Tuesday, June 21, 2016

Flying Lesson #58 - Crosswind Crazyness

Today looked like a beautiful day to fly.

Looked mind you, as the wind was shortly going to do its gusty best to kick my tail all over the sky. Winds were reported as 10 to 16 out of 280. That turned out to be optimistic.

Ray said let's go do some maneuvers on the way to Romeo and then work on your crosswind landings. Since I need both, I said sure, let's do it.

Considering the wind was then about 18 knots out of 280 and Romeo has a Runway 36/18, there would indeed be work on the crosswind landings.

Good preflight etc, and a decent takeoff on my part. We climbed to 2,500 feet, with some minor to medium chop all the way.

Ray had me start minimum controllable airspeed but then cancelled the exercise as the wind, which was gusting, started doing its best to flip us at that speed which was making it rather diificult to maintain MCA safely.

So I flew on out to Romeo and we decided to use Runway 18 as the windsock was slightly favoring it.

Talk about your strong winds and crosswinds! I've never flown a pattern with that much crab in it before. Lots of good practice.

Landings were better but I'm still holding the yoke too tightly and overthinking, but it was better than two lessons ago but still needs work, I need to not grip so tightly and keep adjusting through touchdown in the crosswind. Definitely not easy conditions.

I was getting the hang of it and had made a couple decent landings.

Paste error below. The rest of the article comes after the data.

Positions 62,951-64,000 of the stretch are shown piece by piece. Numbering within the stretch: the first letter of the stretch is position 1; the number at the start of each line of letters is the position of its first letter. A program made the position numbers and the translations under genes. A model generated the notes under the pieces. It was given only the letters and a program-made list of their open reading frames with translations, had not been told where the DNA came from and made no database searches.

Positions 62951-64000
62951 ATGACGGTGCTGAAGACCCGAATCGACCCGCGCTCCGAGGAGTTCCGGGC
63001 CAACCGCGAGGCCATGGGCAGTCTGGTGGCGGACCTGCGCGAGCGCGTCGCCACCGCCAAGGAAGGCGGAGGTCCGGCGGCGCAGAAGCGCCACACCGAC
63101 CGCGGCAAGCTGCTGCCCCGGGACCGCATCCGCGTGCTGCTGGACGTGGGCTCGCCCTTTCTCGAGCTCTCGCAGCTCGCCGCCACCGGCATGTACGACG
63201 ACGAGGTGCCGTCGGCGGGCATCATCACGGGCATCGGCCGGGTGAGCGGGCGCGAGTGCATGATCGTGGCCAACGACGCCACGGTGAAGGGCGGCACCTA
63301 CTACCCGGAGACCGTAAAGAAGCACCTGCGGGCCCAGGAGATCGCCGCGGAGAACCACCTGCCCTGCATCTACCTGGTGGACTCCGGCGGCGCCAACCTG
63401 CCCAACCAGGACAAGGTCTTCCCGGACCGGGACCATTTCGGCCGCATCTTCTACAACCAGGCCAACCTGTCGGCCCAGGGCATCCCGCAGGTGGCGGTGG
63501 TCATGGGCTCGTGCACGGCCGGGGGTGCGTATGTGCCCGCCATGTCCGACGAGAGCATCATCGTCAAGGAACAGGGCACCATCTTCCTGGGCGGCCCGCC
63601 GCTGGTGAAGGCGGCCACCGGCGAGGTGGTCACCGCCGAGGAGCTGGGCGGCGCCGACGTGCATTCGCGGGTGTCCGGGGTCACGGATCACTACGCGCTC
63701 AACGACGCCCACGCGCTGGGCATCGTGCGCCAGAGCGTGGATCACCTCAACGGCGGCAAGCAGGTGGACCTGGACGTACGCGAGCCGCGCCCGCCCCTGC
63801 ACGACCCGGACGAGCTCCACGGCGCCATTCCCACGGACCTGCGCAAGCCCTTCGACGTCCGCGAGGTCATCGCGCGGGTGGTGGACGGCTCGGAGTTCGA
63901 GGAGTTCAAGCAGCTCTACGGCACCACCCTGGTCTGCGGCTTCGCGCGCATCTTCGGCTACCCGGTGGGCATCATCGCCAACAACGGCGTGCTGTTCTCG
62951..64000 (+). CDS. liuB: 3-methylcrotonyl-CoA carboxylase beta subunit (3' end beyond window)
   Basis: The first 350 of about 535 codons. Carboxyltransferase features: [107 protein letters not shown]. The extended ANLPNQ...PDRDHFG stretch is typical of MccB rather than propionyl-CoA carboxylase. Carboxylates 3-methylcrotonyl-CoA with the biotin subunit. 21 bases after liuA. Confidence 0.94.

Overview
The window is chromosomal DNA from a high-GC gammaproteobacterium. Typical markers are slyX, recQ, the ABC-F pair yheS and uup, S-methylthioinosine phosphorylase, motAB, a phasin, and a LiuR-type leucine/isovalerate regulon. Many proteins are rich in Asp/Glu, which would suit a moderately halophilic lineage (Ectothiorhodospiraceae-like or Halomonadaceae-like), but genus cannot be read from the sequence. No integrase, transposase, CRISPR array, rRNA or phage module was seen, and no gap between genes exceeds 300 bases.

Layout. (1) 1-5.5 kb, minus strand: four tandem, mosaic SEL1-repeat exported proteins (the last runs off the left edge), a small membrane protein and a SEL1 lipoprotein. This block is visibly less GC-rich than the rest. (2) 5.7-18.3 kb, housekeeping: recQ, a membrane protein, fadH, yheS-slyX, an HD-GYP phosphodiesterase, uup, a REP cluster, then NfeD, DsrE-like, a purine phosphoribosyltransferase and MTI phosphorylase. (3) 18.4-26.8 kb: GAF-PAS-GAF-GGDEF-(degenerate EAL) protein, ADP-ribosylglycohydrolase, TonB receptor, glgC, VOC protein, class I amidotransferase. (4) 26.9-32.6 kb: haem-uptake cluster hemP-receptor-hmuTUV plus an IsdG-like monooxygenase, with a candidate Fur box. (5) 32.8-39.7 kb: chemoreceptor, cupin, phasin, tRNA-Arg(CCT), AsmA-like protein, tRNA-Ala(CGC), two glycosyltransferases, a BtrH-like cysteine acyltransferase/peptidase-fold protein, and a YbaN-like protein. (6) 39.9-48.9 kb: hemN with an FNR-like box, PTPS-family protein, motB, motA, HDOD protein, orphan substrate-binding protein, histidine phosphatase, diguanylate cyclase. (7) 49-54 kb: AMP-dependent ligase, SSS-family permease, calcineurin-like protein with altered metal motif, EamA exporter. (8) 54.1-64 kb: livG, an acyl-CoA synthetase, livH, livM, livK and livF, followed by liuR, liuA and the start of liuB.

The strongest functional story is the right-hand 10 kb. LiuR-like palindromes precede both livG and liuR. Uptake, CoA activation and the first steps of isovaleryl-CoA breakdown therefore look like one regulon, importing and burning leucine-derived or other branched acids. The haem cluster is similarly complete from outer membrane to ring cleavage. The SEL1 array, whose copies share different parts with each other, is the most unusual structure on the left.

Then the next one started well. I had a good crabbed pattern, good airspeed control and a good approach.

Good final.

Runway made, power out.

Out of the crab, into the side slip.

Coming down. Wing solidly down into the wind. Holding it off. Rudder keeping the nose on center line.

About to touch down, lined up on the runway, looking good. Flaring, just about to touch and....

Ray then yells "I GOT IT!" as the wind suddenly, quickly, and fully shifts and does its best to flip us from the opposite side.

Holy family blog.

Ray got it under control in time and was able to safely land it. He quickly said that was not my fault, it was a sudden wind shift and I had done it just right up to that point and it wasn't me. We discuss it and you can't throw full power in for a go around at that point as that will flip the plane into the ground, you have to neutralize the ailerons and then counter the wind, all in very little time indeed at ground scraping altitude. Such a recovery is definitely above my ability at this point.

That was not a happy-making experience and if it was just me in the plane at that moment it would have been very bad indeed. So I get my breathing back under control, and taxied back and took off again with quite the crosswind takeoff. The winds are still nastily shifting so we headed on back to KPTK as time was getting short.

Lots of bouncing around on the way back and at KPTK the winds were from 300 degrees shifting, and blowing at 15 gusting to 22, so Ray took the landing which was a decent idea especially with yes, another last minute gust near touchdown, and he decided his next student was going to have a ground session as the winds were just getting too nasty for students.

Lots of stuff learned, 1.5 hours, 5 cross-wind landings and one near-death experience. Whew.


jon spencer said...

Good lesson, sometimes you do everything correctly and "stuff" still happens. Good thing there was a I.P. aboard.

Aaron said...

Yep, IPs are good to have around, that's for sure. Kinda scary that I was doing everything right and it still almost went very wrong though.